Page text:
- The film must be in color. Special lighting is not acceptable. (If there is too little light for exposure the scene must be cut or a single lamp be attached to the camera.)
- Optical work and filters are forbidden.
- The film must not contain superficial action. (Murders, weapons, etc. must not occur.)
- Temporal and geographical alienation are forbidden. (That is to say that the film takes place here and now.)
- Genre movies are not acceptable.
- The film format must be Academy 35 mm.
- The director must not be credited.
Furthermore I swear as a director to refrain from personal taste! I am no longer an artist. I swear to refrain from creating a “work”, as I regard the instant as more important than the whole. My supreme goal is to force the truth out of my characters and settings. I swear to do so by all the means available and at the cost of any good taste and any aesthetic considerations.
Thus I make my VOW OF CHASTITY.
Copenhagen, Monday 13 March 1995
On behalf of DOGME 95
Lars von Trier Thomas Vinterberg
The Dogme 95 Collective officially announced Dogme 95’s “end” in 2005, stating that the manifesto had become a genre formula, and thus Dogme 95 itself had paradoxically become a genre in its own right. However, prospective filmmakers may still, if they wish, self-certify their films on the Dogme 95 website (http://www.dogme95.dk/).
The movement as a whole worked to legitimise low-budget independent filmmaking. With the emergence of video capabilities in DSLR cameras, such as the Canon EOS 550D in early 2000, and perhaps more importantly, the Canon EOS 5D Mk. II in 2008, many low-budget independent filmmakers now either intentionally or unintentionally adhere to most, if not all of the rules stipulated in the Vow of Chastity (Vinterberg admits to covering a window in Dogme #1 Festen), and subsequently, many shorts/full feature films could in theory be awarded with Dogme status – though technological advancements result in a loss of much of Dogme 95’s aesthetic qualities; eg. higher resolution, as well as lower contrast, saturation, and grain frequency.
Although the Dogme 95’s influence was largely afforded by the technology available at the time, it’s worth noting in part that the movement’s pursuit of independence really only affected the general aesthetic of the films released; the self-imposed rules did little to affect script, narrative, or performance. Similar rules could be applied, and retrospectively adhered to by the likes of Italian Neorealist, French New Wave, or even Cinema Novo filmmakers – ie. “High Art” movements seeking social realism often display similar aesthetic qualities due to their iconoclast derivations; art from the mainstream.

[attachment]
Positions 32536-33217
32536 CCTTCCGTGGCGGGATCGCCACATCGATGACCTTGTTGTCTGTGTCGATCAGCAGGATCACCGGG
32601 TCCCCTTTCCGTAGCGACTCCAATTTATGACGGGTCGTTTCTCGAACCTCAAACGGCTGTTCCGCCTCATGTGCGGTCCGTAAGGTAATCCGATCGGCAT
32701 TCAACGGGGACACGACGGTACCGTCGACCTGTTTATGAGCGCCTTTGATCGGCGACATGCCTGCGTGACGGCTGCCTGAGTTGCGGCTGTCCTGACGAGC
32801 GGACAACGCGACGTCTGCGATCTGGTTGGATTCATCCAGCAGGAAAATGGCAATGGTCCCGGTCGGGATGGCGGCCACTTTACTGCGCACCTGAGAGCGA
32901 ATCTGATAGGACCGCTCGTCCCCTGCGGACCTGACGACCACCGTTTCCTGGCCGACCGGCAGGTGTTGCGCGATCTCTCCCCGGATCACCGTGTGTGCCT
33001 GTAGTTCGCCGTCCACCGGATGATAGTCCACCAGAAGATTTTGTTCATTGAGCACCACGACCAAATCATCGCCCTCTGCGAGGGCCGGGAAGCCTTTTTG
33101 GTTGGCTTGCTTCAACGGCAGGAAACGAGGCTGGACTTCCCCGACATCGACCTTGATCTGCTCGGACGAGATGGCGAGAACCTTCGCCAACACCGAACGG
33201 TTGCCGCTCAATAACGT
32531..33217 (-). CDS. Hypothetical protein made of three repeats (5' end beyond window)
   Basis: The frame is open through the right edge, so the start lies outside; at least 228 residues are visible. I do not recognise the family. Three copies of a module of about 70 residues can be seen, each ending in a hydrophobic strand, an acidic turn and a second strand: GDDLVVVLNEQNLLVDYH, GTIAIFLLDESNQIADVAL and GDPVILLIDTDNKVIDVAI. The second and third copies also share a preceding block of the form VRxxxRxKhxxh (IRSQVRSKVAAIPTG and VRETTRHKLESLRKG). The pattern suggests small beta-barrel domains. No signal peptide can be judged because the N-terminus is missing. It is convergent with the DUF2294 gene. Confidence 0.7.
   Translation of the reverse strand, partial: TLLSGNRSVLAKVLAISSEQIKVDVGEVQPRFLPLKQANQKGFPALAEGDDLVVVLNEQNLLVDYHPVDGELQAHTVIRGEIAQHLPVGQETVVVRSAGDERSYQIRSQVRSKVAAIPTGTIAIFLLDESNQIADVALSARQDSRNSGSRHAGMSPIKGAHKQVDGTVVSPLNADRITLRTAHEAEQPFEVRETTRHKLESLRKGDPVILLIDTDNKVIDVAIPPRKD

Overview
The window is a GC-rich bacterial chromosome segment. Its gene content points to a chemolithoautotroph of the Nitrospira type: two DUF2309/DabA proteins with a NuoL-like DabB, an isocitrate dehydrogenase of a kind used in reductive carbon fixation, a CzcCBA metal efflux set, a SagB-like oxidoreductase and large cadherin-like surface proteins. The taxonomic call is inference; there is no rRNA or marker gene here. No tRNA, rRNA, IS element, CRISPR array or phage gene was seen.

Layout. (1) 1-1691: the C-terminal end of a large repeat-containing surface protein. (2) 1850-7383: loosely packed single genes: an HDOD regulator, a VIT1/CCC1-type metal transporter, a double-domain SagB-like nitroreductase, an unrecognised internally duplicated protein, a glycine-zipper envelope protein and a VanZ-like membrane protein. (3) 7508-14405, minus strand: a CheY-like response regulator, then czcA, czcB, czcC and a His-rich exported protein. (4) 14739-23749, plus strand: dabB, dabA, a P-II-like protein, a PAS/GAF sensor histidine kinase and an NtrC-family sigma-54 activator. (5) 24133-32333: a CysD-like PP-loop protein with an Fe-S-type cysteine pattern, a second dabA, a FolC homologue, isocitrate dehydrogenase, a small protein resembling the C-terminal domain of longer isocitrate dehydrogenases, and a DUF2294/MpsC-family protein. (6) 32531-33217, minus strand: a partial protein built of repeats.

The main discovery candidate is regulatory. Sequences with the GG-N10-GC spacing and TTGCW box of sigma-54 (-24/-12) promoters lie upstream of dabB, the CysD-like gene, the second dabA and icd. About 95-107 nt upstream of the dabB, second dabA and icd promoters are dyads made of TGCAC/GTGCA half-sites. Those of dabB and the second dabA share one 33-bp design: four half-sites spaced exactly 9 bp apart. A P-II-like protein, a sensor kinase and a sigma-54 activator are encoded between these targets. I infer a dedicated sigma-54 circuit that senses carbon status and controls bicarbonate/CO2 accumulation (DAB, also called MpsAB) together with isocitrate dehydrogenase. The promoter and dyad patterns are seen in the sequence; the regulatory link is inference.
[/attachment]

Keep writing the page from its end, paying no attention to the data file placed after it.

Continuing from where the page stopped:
Dogme 95 set out to restore artistry and authenticity to mainstream filmmaking production through experimentation. In doing so, Dogme went on to visibly influence both Mumblecore and The New Puritans through its cinematic minimalism and purity. In a sense, it is the “rawness” with which handheld DIY digital filmmaking imposes upon the viewer that The “Indie Film” Movement adopted so readily. Despite Dogme 95’s overtly political origins, the movement’s foremost and, most importantly, original effect on indie filmmaking was in showing the enhanced naturalism and immediacy that “amateur” techniques bestow upon productions. Though Dogme 95 may no longer be active in any official capacity, its attributable effect on current cinematic trends is certainly visible.
Full chronology of Dogme 95 certified films:
Festen (Thomas Vinterberg)
Idioterne (Lars von Trier)
Mifunes Sidste Sang (Søren Kragh-Jacobsen)
The King Is Alive (Kristian Levring)
Lovers (Rue Jean-Jacques Moulineaux)
Julien Donkey-Boy (Harmony Korine)
Interview (Daniel H. Byun)
Fuckland (Jose Luis Marques)
Babylon (Vladan Zdravkovic)
Chetzemoka’s Curse (Rick Schmidt et al.)
Diapason (Antonio Dominici)
Italiensk For Begyndere (Lone Scherfig)
Amerikana (James Merendino)
Joy Ride (Martin Rengel)
Camera (Rich Martini)
Bad Actors (Shaun Monson)
Reunion (Leif Tilden)
Et Rigtigt Menneske (Åke Sandgren)
Når Nettene Blir Lange (Mona J. Hoel)
Strass (Vincent Lannoo)
En Kærlighedshistorie (Ole Christian Madsen)
Era Outra Vez (Juan Pinzás)
Resin (Vladmir Gyorski)
Security, Colorado (Andrew Gillis)
Converging With Angels (Michael Sorenson)
The Sparkle Room (Alex McAulay)
Come Now (N/A)
Elsker Dig For Evigt (Susanne Bier)
The Bread Basket (Matthew Biancniello)
Dias De Boda (Juan Pinzás)
El Desenlace (Juan Pinzás)
Se Til Venstre, Der Er En Svensker (Natasha Arthy)
Residencia (Artemio Espinosa Mc.)
Forbrydelser (Annette K. Olesen)
Cosi X Caso (Cristiano Ceriello)